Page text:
Aligning Hospital Administrators and Physicians
The way to bridge the gap between physicians and hospital/healthcare system administration is to get more employed physicians engaged in leadership roles within their organizations. TMA can help facilitate a path to leadership to get doctors more directly involved in projects surrounding quality, efficiency and cost. And if the organization sees tangible results, then we can point back to organized medicine as an effective (even necessary) intermediary that delivers new and unique value to both the employed physician and his/her employer.
The preferred practice environment for U.S. physicians has shifted during the past few years from independent practice to employed models. In Tennessee, as many as half of all physicians are now employed in some fashion. Nationally, a new study from the Physicians Advocacy Institute shows that the number of practices owned by hospitals and health systems rose nearly 90% from 2012-2015, and the number of U.S. physicians employed by hospitals or health systems increased from 25% to 28% during that same period.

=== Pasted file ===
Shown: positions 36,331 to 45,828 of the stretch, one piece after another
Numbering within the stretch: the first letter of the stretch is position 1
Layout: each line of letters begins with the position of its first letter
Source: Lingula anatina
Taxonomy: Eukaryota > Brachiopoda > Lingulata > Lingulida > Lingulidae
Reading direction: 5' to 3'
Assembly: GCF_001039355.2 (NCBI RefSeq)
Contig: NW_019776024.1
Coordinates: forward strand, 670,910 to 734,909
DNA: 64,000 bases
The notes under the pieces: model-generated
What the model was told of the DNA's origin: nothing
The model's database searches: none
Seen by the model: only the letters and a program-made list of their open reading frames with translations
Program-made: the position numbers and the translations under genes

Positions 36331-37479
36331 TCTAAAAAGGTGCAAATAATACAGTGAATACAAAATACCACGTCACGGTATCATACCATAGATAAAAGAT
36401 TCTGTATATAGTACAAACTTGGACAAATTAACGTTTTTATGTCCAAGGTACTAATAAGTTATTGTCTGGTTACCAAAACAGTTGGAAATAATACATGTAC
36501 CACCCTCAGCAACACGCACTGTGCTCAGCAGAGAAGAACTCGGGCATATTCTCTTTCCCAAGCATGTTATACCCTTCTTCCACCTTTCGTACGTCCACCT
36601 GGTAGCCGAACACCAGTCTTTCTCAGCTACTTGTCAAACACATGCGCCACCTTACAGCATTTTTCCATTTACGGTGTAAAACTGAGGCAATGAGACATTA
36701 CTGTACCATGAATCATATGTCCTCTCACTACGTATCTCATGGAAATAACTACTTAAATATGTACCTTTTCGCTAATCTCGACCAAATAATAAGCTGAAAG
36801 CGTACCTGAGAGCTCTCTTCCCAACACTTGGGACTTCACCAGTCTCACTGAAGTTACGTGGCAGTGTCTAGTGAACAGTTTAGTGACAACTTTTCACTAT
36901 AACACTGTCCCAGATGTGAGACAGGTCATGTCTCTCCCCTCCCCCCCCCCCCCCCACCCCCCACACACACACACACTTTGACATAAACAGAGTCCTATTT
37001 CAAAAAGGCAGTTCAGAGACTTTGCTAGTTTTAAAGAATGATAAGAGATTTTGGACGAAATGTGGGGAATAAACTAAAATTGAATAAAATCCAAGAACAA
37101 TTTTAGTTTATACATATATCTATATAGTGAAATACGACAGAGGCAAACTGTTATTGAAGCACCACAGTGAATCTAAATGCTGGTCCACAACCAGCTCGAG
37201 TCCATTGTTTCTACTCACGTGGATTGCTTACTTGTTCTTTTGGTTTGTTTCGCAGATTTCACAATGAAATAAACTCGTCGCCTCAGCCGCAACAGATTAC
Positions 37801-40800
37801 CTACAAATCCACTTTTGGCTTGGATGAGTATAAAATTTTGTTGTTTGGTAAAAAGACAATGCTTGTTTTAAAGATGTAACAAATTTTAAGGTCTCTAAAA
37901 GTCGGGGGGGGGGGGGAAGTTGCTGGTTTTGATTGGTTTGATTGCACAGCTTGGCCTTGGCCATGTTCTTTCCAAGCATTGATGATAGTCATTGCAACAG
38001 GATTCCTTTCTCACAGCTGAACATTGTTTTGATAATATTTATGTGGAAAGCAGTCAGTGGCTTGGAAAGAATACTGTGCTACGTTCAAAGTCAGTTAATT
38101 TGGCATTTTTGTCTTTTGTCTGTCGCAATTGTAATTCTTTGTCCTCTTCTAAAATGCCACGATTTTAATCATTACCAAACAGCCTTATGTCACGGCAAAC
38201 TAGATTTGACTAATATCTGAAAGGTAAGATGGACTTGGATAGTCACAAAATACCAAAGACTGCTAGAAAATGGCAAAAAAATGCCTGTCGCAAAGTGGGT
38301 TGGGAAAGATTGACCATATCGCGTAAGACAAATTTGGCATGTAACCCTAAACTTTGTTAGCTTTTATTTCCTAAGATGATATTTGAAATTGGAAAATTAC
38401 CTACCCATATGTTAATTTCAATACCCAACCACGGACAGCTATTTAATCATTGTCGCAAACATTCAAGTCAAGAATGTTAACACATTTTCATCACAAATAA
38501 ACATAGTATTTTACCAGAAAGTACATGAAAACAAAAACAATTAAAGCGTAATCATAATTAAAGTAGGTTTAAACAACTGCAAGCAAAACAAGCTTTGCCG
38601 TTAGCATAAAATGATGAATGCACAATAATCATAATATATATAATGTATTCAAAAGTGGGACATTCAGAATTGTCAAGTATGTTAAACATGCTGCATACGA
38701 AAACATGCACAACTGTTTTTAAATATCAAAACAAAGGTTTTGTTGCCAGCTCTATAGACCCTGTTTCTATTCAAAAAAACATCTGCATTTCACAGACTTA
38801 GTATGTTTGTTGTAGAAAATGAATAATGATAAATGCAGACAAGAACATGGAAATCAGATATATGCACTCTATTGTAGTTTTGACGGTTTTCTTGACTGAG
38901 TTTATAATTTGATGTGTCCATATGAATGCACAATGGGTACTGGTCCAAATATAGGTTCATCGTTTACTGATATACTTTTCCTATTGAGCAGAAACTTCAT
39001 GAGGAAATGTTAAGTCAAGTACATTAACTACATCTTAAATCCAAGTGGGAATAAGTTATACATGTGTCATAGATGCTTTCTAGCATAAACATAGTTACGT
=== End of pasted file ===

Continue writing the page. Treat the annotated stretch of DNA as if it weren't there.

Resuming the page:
All employed physicians and their employers share at least one common goal: deliver the highest quality care at the lowest possible cost. Yet, a universal disconnect between the administration and the medical staff obstructs progress on both sides.
We believe the way to bridge this gap is to get more employed physicians engaged in leadership roles within their organizations. Physicians are the most well-equipped to assume key roles within corporate healthcare and help non-clinical administrators make good decisions but often have difficulty navigating the “corporate” environment. Facilitating a calculated path to leadership would get doctors more directly involved in projects surrounding quality, efficiency and cost, which should be the primary goals of both audiences.
- Organization Type: Medical society foundation
- Categories: Physician Leadership
- Grant Size: $310,000
- Year: 2016
- State: TN